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Hydro beats nuclear and coal, beats oil and gas

04 February 2013 Inderscience

Researchers in Italy and the UK have reviewed the economic, social and environmental impact of hydro, coal, oil, gas and nuclear power. Each has its advantages and disadvantages, but of these conventional electricity generation technologies, hydroelectric power appears to be the most sustainable and acceptable environmentally and economically. Nuclear and coal run a close second place but oil or gas-fired power stations are revealed to be the worst choice when considering the various factors overall.

Giorgio Locatelli of the University of Lincoln and Mauro Mancini of Milan Polytechnic explain that the research literature has offered several studies of the economics of power plants but these are commonly based on cash flow considerations whereas sustainability factors, such as environmental and social considerations have moved higher up the agenda when investment in this area of technology is considered.

Writing in the International Journal of Business Innovation and Research, the team explains that as worldwide demand for electricity grows, new power plants must be built. However, the "green" options of solar, wind, tidal and other newer forms of electricity generation simply cannot maintain pace with demand. "Worldwide population growth combined with growing electricity demand requires the construction of more power plants," the team says. Carbon emissions, environmental pollution, energy security, ever-changing fossil fuel prices and supply, as well as the societal impact of power plant location must now be considered as part of the multitude of considerations in building new infrastructure. Moreover, investors must now consider sustainability.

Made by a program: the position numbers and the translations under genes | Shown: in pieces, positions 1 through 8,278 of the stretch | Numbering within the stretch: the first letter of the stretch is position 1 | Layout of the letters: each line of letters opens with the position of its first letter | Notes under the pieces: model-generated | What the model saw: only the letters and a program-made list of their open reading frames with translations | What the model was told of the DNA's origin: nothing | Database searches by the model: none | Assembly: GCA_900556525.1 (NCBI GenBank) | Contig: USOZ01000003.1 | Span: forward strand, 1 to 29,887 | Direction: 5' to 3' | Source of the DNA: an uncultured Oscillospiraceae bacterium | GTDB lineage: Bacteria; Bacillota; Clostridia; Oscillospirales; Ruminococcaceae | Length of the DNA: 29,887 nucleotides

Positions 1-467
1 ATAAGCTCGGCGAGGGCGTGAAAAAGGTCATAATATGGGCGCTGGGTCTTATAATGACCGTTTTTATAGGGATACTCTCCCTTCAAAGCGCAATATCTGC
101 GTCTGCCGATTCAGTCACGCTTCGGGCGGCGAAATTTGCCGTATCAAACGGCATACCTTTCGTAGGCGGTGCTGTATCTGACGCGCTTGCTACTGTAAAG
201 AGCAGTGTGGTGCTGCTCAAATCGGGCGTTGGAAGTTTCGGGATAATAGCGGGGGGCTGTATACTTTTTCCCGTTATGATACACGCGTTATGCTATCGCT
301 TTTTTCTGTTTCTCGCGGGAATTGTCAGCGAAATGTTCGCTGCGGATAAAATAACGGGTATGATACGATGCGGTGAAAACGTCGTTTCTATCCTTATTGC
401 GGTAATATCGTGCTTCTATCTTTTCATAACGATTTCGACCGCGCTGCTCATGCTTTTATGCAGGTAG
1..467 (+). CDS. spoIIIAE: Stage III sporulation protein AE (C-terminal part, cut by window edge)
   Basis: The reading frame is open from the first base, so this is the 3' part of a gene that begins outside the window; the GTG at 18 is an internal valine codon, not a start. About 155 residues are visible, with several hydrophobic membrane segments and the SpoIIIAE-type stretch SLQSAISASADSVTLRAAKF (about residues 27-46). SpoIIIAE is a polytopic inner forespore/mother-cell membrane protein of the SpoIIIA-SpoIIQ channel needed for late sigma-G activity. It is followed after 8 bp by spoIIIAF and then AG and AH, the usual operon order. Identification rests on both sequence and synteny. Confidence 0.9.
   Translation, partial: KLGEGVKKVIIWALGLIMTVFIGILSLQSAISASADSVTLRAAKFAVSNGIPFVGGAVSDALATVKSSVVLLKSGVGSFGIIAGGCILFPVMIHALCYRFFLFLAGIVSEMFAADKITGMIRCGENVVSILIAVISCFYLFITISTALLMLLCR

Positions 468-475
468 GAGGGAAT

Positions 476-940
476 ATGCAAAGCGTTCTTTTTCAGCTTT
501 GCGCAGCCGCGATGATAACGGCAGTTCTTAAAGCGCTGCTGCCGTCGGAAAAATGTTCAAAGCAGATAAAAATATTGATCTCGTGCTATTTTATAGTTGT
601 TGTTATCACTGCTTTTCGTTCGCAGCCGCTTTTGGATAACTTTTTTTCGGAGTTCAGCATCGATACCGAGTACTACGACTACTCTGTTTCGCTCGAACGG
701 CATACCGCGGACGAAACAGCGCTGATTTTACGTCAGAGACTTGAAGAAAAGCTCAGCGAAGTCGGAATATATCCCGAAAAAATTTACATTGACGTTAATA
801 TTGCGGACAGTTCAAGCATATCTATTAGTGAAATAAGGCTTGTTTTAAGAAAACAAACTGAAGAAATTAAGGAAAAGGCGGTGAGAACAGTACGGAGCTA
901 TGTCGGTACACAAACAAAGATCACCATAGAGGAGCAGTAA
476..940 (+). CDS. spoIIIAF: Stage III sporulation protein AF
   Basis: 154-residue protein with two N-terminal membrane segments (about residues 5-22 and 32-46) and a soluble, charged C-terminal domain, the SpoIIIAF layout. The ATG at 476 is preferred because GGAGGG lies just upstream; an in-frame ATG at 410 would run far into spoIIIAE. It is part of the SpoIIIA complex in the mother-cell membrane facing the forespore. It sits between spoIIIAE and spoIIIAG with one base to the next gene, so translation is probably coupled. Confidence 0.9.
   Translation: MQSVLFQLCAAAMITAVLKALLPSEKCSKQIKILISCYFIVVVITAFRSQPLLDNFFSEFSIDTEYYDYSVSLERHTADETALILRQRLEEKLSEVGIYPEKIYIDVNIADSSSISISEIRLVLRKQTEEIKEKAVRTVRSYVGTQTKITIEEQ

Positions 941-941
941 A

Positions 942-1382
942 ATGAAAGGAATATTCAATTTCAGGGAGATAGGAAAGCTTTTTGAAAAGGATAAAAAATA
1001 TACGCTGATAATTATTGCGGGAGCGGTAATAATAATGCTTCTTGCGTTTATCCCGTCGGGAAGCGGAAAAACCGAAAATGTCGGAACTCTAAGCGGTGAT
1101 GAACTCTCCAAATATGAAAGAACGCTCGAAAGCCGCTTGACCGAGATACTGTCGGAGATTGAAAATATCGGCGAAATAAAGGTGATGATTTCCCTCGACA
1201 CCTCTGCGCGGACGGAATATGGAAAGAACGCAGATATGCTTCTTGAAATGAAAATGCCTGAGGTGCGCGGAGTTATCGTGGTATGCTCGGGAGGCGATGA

The team has considered various factors: fuel supply security, environmental impact, public acceptance, volatility of fuel price, risk of severe accident and emergency planning zone (EPZ) consideration - in assessing each classification of power generation. Each factor carries a certain weight in their calculations of which power source is most sustainable overall. These factors are in the broad sense beyond the control of investor or users.

Given that many regions do not have the potential to use hydroelectric power generation, nuclear and coal-fired power plants are the next obvious choice, but each has many pros and many cons. The next stage in their research will be to provide a balanced review of each of these with a view to offering a possibly definitive answer on sustainability of power generation.

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